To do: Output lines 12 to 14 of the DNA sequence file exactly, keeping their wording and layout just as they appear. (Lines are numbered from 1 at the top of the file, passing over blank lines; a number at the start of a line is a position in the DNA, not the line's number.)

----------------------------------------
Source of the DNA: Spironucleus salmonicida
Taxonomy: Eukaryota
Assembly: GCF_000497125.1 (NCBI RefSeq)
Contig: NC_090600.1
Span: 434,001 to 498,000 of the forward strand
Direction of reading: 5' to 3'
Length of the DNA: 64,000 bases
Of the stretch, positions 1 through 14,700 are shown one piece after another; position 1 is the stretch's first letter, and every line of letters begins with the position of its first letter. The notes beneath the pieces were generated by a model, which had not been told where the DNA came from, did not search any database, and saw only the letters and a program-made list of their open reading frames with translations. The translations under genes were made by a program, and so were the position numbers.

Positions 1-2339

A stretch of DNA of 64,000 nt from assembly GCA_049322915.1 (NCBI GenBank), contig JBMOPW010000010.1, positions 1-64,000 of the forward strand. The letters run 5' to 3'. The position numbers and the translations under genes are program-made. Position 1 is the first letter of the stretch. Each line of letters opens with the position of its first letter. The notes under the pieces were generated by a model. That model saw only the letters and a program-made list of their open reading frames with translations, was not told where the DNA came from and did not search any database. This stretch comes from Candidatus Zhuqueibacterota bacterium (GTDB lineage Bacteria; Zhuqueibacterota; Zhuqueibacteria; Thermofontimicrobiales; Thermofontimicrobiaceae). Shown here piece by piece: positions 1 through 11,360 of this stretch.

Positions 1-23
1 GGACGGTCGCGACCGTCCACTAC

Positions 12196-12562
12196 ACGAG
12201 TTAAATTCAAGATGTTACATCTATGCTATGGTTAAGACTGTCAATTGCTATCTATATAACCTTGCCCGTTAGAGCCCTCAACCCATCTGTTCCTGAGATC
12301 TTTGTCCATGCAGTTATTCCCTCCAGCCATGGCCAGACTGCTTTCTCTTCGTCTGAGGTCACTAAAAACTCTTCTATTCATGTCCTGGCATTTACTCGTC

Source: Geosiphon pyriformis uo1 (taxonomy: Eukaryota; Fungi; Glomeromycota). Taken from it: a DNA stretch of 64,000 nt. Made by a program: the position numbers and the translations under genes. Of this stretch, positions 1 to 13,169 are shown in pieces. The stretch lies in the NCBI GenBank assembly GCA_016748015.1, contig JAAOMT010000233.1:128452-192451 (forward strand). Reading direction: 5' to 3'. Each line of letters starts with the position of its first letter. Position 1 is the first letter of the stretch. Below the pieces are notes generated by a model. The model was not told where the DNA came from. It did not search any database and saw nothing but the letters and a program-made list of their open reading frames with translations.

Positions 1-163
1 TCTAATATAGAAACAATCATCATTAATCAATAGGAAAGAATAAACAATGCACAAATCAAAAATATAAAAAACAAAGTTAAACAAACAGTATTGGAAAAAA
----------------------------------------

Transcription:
1 GGACGGTCGCGACCGTCCACTAC

Positions 12196-12562
12196 ACGAG